The Boy Who Could Change the World: The Writings of Aaron Swartz
Here for the first time in print is revealed the quintessential Aaron Swartz: besides being a technical genius and a passionate activist, he was also an insightful, compelling, and cutting essayist.
In his too-short life, Aaron Swartz reshaped the Internet, questioned our assumptions about intellectual property, and touched all of us in ways that we may not even realize. His tragic suicide in 2013 at the age of twenty-six after being aggressively prosecuted for copyright infringement shocked the nation and the world.
With a technical understanding of the Internet and of intellectual property law surpassing that of many seasoned professionals, he wrote thoughtfully and humorously about intellectual property, copyright, and the architecture of the Internet. He wrote as well about unexpected topics such as pop culture, politics both electoral and idealistic, dieting, and lifehacking. Including three in-depth and previously unpublished essays about education, governance, and cities, The Boy Who Could Change the World contains the life’s work of one of the most original minds of our time.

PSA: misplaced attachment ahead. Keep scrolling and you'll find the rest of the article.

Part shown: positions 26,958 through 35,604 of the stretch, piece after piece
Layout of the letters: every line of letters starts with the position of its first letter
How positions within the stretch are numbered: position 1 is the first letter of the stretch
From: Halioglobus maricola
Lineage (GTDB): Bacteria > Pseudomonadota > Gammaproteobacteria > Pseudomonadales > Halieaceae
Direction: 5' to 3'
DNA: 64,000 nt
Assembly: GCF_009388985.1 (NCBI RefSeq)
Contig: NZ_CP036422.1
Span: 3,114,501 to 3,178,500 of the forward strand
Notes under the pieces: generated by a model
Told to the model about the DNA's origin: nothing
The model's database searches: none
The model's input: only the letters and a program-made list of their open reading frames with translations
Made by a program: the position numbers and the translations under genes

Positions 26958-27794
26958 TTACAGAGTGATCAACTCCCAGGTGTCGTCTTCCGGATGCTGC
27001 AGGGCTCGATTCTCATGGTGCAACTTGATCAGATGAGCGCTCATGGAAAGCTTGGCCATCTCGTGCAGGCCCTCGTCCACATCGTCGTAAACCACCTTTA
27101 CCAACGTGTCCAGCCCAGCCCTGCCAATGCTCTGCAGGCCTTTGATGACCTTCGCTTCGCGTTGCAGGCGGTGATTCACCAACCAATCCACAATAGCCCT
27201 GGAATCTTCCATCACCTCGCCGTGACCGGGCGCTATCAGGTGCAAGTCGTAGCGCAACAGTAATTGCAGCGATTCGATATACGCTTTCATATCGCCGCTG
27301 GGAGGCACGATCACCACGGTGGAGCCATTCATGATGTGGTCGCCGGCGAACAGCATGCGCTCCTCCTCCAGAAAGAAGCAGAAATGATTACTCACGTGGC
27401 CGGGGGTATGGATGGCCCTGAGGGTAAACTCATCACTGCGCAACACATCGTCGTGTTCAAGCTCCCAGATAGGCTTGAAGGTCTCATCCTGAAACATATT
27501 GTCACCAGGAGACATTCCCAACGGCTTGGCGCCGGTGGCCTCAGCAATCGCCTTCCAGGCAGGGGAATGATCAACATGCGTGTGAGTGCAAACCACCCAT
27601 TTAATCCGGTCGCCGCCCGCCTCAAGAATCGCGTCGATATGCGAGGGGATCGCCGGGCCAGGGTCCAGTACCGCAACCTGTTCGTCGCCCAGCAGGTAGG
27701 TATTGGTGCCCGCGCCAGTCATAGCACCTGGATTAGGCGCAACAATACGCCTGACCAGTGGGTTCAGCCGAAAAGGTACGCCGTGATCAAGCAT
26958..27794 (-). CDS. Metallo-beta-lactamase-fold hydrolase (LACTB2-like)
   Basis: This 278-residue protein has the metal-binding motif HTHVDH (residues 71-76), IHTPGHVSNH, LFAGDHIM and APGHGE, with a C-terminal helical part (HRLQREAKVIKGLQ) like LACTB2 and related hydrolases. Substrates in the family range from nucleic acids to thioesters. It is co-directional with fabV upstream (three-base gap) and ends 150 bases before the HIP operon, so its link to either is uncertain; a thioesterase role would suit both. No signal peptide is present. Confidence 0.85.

About Aaron Swartz
26-year-old Aaron Swartz was a tech whiz-kid and political activist devoted to a free and open internet. When he tried to ‘liberate’ data from an academic website, US authorities responded fiercely. He faced a fine of up to $1m and 35 years in jail. Then he took his own life. You can read more here and watch The Internet’s Own Boy: The Story of Aaron Swartz, a film about his life and work here.
Quotes from the book
“a piece of knowledge, unlike a piece of physical property, can be shared by large groups of people without making anybody poorer.”
“The scary thing is that the more open our markets get, the faster people can move their money around and the more trading is based on this kind of speculation instead of serious analysis. And that’s scary because—recall—the whole point of the stock market is to decide the crucial question of what we, as a society, should build for the future. As Keynes says, “When the capital development of a country becomes a by-product of the activities of a casino, the job is likely to be ill-done.”
“The indoctrination centers (notably schools) weren’t doing their job properly and so a back-to-basics approach with more rote memorization of meaningless facts and less critical thinking and intellectual development was needed. This was mainly done under the guise of “accountability,” for both students and teachers.”
“Swartz left behind an impressive body of writing that still has the power to rally others… Clear, well read and sourced”
– Financial Times
“Aaron had an unbeatable combination of political insight, technical skill, and intelligence about people and issues. I think he could have revolutionized American (and worldwide) politics. His legacy may still yet do so.”
– Cory Doctorow
“A kid genius … Aaron was not just, or even primarily, a computer geek. His defining feature was a constant struggle for what he believed was right.”
– Lawrence Lessig